It won’t be long before the skies of Sierra Chincua, Mexico fills with millions of beautiful monarch butterflies that have left their summer breeding grounds in the eastern U.S. and Canada to find a restful place to spend the winter. Their epic, 3,000-mile journey begins in October and ends in the sacred oyamel fir trees in the mountains of Central Mexico, National Geographic reports. Monarchs will also begin this journey in the western U.S. and while some will make the journey to Central Mexico, most will overwinter on the California coast. Here, they will rest in Monterey Cypress, Monterey Pine, and eucalyptus groves.
Millions of Monarch Butterflies Migrate Every Fall
Western monarch butterflies resting in the midwest. Image license CC Attribution 2.0. Photo by Lisa Hupp/USFWS via Flickr
And while the western migration is a smaller one, the numbers are still stunning. In some places, tens of thousands of the colorful butterflies can be found.
But here’s what the impressive migration looks like in Mexico:
Most of us associate monarchs (Danaus plexippus) with the U.S., but monarch species are found in many places worldwide — including Australia, New Zealand and parts of Europe. A sister species, D. erippus, looks quite similar and ranges widely in South America, all the way down to Tierra del Fuego, the continent’s southern tip.
Danaus plexippus erippus is a subspecies of the commonly known monarch and it is widely distributed in South America. The butterfly shown here is a male. Image license CC Attribution 3.0 by Gabriela Ruellan via Wikimedia Commons
Costa Rica, not to be outdone, also has a large population of D. plexippus, but these monarchs are unique because most stay here year-round.
Monarch butterflies are in decline
Monarch butterflies rest at the Coronado Butterfly Sanctuary in Goleta, California. Image license CC 2.0 by Michael R. Perry via Flickr
Even though they show up in huge numbers in some areas, and some populations remain stable, the same cannot be said for many populations of these fascinating insects on both sides of the U.S. The Xerxes Society for Invertebrate Conservation (XSIC) reports that monarch populations have fallen by 90 percent on the west coast. And in some places, the news is even worse. Natural Bridges State Park, near Santa Cruz, California, recorded 120,000 monarchs in 1997. By 2009, that number fell to just 480 butterflies. How sad.
Their habitat is shrinking
The situation is equally dire for the eastern population. In Mexico, scientists conducting a 2012 survey in the Monarch Butterfly Biosphere Reserve in Michoacán, found the insects occupied 59 percent less land than they had the year before, National Geographic reports.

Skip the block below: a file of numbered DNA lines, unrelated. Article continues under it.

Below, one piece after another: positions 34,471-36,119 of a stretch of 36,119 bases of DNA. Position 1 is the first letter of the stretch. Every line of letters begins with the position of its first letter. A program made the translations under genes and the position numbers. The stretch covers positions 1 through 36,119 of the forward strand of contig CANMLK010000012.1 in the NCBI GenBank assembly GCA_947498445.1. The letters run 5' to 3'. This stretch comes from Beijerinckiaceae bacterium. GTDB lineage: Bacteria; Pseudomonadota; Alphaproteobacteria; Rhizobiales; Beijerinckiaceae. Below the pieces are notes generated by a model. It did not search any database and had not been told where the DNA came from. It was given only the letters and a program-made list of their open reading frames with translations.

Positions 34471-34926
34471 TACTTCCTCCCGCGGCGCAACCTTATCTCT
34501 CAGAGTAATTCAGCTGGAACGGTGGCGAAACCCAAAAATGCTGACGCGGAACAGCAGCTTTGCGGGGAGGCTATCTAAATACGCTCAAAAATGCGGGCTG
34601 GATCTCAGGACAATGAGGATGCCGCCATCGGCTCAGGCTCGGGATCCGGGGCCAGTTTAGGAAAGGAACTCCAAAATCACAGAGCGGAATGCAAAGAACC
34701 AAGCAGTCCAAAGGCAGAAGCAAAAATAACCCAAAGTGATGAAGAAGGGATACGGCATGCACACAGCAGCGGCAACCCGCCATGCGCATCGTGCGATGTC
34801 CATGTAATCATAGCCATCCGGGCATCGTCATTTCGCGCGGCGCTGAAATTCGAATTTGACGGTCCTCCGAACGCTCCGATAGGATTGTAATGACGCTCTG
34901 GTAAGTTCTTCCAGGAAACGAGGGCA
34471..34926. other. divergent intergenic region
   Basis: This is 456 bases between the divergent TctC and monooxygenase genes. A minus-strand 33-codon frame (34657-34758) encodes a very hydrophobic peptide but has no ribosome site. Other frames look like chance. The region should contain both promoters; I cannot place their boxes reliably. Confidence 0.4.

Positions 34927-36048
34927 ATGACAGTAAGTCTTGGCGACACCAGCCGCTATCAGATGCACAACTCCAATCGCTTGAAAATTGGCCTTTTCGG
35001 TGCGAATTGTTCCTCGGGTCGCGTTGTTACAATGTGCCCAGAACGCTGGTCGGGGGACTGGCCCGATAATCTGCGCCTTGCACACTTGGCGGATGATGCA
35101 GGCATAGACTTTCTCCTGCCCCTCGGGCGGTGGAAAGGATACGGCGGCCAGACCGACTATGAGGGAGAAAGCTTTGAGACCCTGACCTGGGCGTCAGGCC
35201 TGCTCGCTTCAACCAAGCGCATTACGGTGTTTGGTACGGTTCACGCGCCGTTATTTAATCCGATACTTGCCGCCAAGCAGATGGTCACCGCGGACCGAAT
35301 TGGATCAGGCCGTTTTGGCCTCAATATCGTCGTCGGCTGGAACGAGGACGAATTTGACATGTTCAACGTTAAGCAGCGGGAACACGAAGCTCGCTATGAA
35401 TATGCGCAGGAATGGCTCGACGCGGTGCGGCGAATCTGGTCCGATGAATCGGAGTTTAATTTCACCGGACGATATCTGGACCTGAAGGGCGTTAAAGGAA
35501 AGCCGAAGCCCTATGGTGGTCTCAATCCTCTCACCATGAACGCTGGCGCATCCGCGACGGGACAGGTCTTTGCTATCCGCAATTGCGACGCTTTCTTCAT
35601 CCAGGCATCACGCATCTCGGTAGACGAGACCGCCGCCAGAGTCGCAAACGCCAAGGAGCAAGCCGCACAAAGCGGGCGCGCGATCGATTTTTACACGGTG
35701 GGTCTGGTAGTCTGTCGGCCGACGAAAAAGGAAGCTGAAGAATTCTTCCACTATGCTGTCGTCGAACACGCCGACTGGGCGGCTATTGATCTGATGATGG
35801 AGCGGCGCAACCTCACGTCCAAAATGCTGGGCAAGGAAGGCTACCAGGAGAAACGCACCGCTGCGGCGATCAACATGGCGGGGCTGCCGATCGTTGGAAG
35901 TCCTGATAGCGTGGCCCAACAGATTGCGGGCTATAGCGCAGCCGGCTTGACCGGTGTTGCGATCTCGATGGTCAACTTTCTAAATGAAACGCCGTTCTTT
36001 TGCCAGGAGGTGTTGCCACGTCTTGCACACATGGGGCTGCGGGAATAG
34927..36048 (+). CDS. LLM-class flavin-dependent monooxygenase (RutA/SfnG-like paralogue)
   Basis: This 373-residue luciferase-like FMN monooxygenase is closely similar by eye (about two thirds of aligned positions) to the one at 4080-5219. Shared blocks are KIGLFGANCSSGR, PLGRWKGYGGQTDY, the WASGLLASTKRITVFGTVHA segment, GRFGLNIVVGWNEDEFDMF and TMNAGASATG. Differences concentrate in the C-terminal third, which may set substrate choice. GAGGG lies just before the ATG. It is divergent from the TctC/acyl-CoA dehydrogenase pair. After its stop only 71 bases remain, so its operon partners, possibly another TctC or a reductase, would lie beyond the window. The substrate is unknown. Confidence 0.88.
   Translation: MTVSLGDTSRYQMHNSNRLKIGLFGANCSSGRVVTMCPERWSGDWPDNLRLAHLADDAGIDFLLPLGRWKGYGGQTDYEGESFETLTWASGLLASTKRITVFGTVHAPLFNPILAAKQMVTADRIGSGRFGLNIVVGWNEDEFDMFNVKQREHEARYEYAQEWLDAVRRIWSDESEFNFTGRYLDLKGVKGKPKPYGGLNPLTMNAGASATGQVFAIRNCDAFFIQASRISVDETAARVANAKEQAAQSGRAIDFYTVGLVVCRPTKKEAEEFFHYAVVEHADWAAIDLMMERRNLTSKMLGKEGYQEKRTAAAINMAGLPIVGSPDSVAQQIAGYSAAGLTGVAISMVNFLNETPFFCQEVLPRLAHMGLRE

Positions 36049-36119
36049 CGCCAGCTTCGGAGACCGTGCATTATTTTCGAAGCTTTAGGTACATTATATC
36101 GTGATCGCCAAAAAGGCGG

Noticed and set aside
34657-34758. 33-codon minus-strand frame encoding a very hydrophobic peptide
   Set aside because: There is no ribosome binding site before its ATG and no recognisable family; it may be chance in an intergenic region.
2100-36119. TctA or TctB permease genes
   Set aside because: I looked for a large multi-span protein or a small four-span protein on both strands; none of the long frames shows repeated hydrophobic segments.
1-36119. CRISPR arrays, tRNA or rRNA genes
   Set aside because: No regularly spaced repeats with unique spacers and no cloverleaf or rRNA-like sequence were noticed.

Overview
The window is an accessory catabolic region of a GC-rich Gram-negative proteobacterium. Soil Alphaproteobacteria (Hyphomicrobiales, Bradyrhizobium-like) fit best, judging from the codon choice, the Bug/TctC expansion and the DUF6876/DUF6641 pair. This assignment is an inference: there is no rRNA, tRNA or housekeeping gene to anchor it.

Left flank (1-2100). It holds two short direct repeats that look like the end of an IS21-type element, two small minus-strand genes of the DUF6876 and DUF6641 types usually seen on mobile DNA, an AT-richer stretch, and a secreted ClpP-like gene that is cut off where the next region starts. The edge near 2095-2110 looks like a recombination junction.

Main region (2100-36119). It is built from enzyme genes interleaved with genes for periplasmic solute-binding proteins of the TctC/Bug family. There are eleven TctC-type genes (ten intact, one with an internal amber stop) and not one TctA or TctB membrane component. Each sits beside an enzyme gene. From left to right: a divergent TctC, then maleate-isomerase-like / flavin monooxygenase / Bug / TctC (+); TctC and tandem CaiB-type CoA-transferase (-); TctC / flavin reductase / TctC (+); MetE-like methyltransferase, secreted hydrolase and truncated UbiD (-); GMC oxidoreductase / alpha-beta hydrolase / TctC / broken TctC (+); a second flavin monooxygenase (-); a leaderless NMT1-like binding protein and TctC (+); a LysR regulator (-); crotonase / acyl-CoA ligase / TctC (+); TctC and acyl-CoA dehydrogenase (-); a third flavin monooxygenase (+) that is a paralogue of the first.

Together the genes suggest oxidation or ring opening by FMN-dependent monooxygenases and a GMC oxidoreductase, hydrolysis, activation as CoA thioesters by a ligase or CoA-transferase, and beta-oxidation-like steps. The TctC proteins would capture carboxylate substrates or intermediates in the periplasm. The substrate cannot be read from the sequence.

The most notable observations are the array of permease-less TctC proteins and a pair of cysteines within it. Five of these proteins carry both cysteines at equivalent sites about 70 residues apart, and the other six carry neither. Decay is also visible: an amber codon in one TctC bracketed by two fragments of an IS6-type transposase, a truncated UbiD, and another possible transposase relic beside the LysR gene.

The scientists found nine butterfly colonies occupying just 2.94 acres (1.19 hectares) of land as compared to the same number of colonies occupying 7.14 acres (2.89 hectares) in 2011 and 44.9 acres (18.19 hectares) in 1997.
This isn’t the only reason the butterflies are declining
Milkweed is the only plant monarch caterpillars feed on. Image license CC SA 3.0 by Hectonichus via Wikimedia Commons
Milkweed, which their caterpillars depend on, is vanishing and climate change is also having an impact. With climate change, there’s been freezing temperatures and heavy rain. And the butterflies only lay their eggs on milkweed plants and when the young caterpillars hatch, that’s what they eat as their first meal.
Asclepias curassavica is a type of milkweed that we sometimes grow in our garden. Monarch butterflies love it! Image license CC Attribution 2.0 by Carrotmadman6 via Wikimedia Commons
Farmers, however, have a dim view of the once widespread plant and regularly kill it with herbicides to make room for corn and soybeans. Monarchs frequent corn and soybean fields because after all, that’s where their host plants were formerly found.
Monarch butterflies fare a bit better in Costa Rica
Here, monarchs have faced other challenges that fortunately haven’t been so extreme, noted Ricardo Murillo, a biologist at the University of Costa Rica.
“We will not see the same effects, but we will see different effects,” he said. “With the cementing of the countryside, the destruction of habitats, the emergence of more crops such as pineapple, banana and livestock, the population of the monarch butterfly is going down.”
And while insect populations are rapidly declining all around the world, researcher Lee Dyer and his colleagues have been studying them at La Selva Biological Station in Costa Rica since 1991. The researchers do this by attaching a white sheet under a black light (which many insects love.) Decades ago, insects would have swarmed the light and the sheet. Now there’s none, he said.
This is truly depressing news. Costa Rica has truly astounding butterflies and it’s sad to think such beauty is declining. We have many species of Morpho butterflies, and all of them are beautiful.
Morpho menelaus amathonte is just one of many beautiful species of Morpho butterfly in Costa Rica. Image license CC SA 3.0 by Notafly via Wikimedia Commons
In our garden, we’ve planted lantana, which many butterfly species love, as well as a species of tithonia (we’re not sure which one it is), and cosmos. We will also be planting milkweed, and in our small way, we do whatever we can to help butterflies.
The butterfly Thisbe lycorea in our garden. Image by the author, all rights reserved Chlosyne janais visiting our garden. Image by the author. All rights reserved
But there’s a bit of good news — milkweed plants and seeds are available at many retailers and with those colorful flowers, they make a beautiful addition to any garden. And by planting it, you’re making life a little easier for monarchs.
The video below has excellent tips for planting a butterfly garden.
Featured Image license CC 2.0 by Randy via Wikimedia Commons
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